Puerto Rico, California, Facebook: Your Thursday Evening Briefing

    Puerto Rico, California, Facebook: Your Thursday Evening Briefing

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    Good evening. Here’s the latest.

    1. “This is going to be something that millions and millions of people will be signing up for, and they’re going to be very happy.”

    That was President Trump, signing an executive order allowing the sale of cheaper health insurance plans with fewer benefits. Here are all the other ways he is undermining Obamacare after Congress failed to repeal it.

    Want to hear about how we cover the Trump administration? We’re live-streaming a TimesTalk with our executive editor, Dean Baquet; two White House correspondents, Maggie Haberman and Glenn Thrush; and our media columnist, Jim Rutenberg. It will be on our site, YouTube and Facebook from 6:30 p.m. to 8 p.m. Eastern.


    2. On Capitol Hill, the House approved a $36.5 billion aid package for hurricane and wildfire relief, even as President Trump warned Puerto Rico that federal troops and relief workers wouldn’t stay on the island “forever.”

    Federal government officials quickly said that they were not leaving anytime soon, but the comment stirred an uproar on the island, where electricity and drinking water are still hard to come by.

    And we visited Puerto Rico’s storm-ravaged El Yunque, above, the only tropical rain forest in the U.S. forest system. Conservationists are worried about the populations of native parrots and mountain coquís, but say the forest will regenerate.


    3. An American woman and her Canadian husband who were held hostage by militants in Afghanistan for five years have been freed, along with their young children.

    Caitlan Coleman and Josh Boyle were backpacking when they were kidnapped in 2012. She was pregnant at the time, and gave birth and had two more children in captivity.

    President Trump, who appeared to allude to the development on Wednesday, said his administration and the Pakistani government worked together to free them from the Haqqani network, a Taliban faction.


    4. Sheryl Sandberg said that Facebook would provide more information, including ad-targeting data, to the government as part of the investigation into Russian election meddling.

    She was speaking at an event in Washington hosted by the website Axios. Facebook has dispatched Ms. Sandberg, its chief operating officer, amid a scramble to contain the negative publicity generated by the election inquiry.


    5. Interviews and internal records show that Harvey Weinstein’s company has been grappling with allegations of misconduct against him for at least two years. Company officials — who have fired Mr. Weinstein — insisted that they were shocked by the recent revelations.

    The fallout widened: Hachette Book Group announced that they are shutting down the Weinstein Company’s publishing imprint.

    And the actress Rose McGowan was temporarily blocked from Twitter after posts that criticized the Weinstein Company and Ben Affleck. She was back by Thursday afternoon; Twitter said one of her posts violated its terms of service because she included a phone number. Above Ms. McGowan at a film event in 2015.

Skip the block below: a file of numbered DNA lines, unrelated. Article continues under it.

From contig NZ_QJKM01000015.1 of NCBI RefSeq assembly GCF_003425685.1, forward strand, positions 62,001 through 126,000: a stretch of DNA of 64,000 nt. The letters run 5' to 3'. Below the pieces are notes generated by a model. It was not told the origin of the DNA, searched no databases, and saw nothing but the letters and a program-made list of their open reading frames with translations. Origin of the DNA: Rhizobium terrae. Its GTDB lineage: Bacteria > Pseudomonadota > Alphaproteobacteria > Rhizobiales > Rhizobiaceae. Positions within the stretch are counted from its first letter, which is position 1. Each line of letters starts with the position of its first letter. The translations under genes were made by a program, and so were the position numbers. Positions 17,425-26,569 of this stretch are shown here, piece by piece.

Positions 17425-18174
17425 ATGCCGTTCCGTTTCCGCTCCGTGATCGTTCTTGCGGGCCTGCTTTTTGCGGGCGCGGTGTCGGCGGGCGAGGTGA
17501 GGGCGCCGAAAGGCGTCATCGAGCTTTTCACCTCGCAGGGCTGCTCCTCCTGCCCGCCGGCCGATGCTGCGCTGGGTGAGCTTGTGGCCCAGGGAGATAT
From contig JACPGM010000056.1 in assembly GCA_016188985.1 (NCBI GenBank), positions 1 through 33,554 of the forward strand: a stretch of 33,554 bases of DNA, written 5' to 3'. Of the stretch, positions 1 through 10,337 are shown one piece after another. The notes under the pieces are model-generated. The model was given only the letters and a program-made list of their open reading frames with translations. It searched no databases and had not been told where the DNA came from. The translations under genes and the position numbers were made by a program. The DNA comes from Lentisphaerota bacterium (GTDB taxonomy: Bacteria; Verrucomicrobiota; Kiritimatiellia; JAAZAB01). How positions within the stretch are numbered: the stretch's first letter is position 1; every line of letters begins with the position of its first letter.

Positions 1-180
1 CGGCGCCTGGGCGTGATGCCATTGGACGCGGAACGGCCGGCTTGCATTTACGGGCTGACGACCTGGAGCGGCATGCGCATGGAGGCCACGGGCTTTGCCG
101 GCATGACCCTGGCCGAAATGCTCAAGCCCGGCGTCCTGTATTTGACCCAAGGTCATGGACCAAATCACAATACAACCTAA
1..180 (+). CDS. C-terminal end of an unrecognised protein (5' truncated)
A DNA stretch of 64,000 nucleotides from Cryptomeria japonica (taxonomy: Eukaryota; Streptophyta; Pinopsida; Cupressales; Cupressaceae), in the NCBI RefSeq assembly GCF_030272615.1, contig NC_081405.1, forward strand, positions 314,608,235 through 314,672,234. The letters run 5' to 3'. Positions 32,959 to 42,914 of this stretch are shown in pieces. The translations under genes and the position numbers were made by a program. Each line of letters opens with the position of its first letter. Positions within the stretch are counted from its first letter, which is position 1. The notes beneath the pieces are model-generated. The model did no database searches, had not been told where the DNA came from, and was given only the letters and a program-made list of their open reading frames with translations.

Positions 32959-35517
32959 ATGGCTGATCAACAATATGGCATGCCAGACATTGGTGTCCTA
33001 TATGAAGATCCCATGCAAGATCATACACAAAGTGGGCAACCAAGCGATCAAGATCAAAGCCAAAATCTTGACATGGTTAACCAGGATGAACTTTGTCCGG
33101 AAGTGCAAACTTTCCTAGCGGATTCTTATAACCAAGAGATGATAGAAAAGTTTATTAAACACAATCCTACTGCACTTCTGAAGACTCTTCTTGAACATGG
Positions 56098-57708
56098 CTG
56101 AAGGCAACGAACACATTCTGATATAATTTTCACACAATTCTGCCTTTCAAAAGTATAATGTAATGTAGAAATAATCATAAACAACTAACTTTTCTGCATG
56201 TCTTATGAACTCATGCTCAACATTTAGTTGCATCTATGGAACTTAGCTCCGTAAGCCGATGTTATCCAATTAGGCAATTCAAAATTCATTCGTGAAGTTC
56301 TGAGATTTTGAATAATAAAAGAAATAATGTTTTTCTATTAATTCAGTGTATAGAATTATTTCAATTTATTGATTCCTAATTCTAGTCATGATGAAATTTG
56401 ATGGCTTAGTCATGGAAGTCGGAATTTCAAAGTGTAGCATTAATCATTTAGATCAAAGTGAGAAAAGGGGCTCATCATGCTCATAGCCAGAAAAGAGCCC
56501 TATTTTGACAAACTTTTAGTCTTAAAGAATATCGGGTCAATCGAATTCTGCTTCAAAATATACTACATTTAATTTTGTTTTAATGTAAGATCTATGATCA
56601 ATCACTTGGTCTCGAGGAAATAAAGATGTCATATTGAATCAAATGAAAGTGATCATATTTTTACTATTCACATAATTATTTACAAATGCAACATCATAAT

6. The wildfires that have devastated Northern California’s wine country are still spreading, and the crews battling the blazes are stretched to their limits. The death toll has risen to more than 25.

    Fanned by warm, dry winds, the fires have grown so fierce that the immediate goal is simply to slow their spread, channel fire away from cities and towns, and save lives. These maps show how they damaged so much, so quickly.

    Experts explained why this year has been so bad for fires, and in today’s 360 video, a family finds the remains of their home.


    7. The rival political Palestinian factions Hamas and Fatah signed a reconciliation deal that paves the way for joint control of Gaza, where residents are suffering from dire shortages of crucial supplies and electricity.

    But the deal, brokered by Egypt, is only a first step, and much depends on how the deal plays out on the ground.


    8. Old clothes from the West are ubiquitous in parts of Africa. In Kenya, they are called the “clothes of dead white people.” In Mozambique, they are the “clothing of calamity.”

    Now, a handful of countries in East Africa no longer want the foreign hand-me-downs dumped on them. They’re trying to manufacture their own clothes — and protect their people’s dignity. Above, a secondhand-clothing shop in Rwanda.


    9. Why are more American teenagers than ever suffering from severe anxiety? That’s our Magazine’s cover story, one of the best-read articles on our site this week.

    High school and college administrators say they’ve seen a spike in students who report sometimes crippling anxiety. Some factors: smartphones, social media, pressure to succeed, trouble at home.

    We found a number of new programs that help young people cope.


    10. Finally, our roundup of late-night television includes Samantha Bee ripping into Harvey Weinstein on her show “Full Frontal” over his statement that he “came of age in the 60′s and 70′s, when all the rules about behavior and workplaces were different.”

    “Oh, give me a break, White Cosby,” she retorted, adding, “It’s serial sexual harassment, not a Monkees tattoo.”

    Have a great night.


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    Published at Thu, 12 Oct 2017 21:58:20 +0000